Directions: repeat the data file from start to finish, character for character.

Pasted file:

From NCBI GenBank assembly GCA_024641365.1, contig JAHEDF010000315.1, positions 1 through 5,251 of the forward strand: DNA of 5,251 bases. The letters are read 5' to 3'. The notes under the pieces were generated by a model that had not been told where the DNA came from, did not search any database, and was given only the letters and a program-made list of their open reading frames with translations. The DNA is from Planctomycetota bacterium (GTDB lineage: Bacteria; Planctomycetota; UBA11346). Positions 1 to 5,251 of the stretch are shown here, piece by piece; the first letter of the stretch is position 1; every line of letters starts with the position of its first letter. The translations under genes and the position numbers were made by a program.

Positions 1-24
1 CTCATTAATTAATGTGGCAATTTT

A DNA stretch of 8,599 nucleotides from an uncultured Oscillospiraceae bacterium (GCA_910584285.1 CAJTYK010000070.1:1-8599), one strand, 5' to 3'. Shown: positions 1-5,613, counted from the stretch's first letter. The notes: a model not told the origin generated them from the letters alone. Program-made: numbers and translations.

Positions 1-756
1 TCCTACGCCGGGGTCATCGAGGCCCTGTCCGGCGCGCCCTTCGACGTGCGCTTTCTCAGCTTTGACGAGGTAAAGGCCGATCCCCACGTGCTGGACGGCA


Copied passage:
From NCBI GenBank assembly GCA_024641365.1, contig JAHEDF010000315.1, positions 1 through 5,251 of the forward strand: DNA of 5,251 bases. The letters are read 5' to 3'. The notes under the pieces were generated by a model that had not been told where the DNA came from, did not search any database, and was given only the letters and a program-made list of their open reading frames with translations. The DNA is from Planctomycetota bacterium (GTDB lineage: Bacteria; Planctomycetota; UBA11346). Positions 1 to 5,251 of the stretch are shown here, piece by piece; the first letter of the stretch is position 1; every line of letters starts with the position of its first letter. The translations under genes and the position numbers were made by a program.

Positions 1-24
1 CTCATTAATTAATGTGGCAATTTT

A DNA stretch of 8,599 nucleotides from an uncultured Oscillospiraceae bacterium (GCA_910584285.1 CAJTYK010000070.1:1-8599), one strand, 5' to 3'. Shown: positions 1-5,613, counted from the stretch's first letter. The notes: a model not told the origin generated them from the letters alone. Program-made: numbers and translations.

Positions 1-756
1 TCCTACGCCGGGGTCATCGAGGCCCTGTCCGGCGCGCCCTTCGACGTGCGCTTTCTCAGCTTTGACGAGGTAAAGGCCGATCCCCACGTGCTGGACGGCA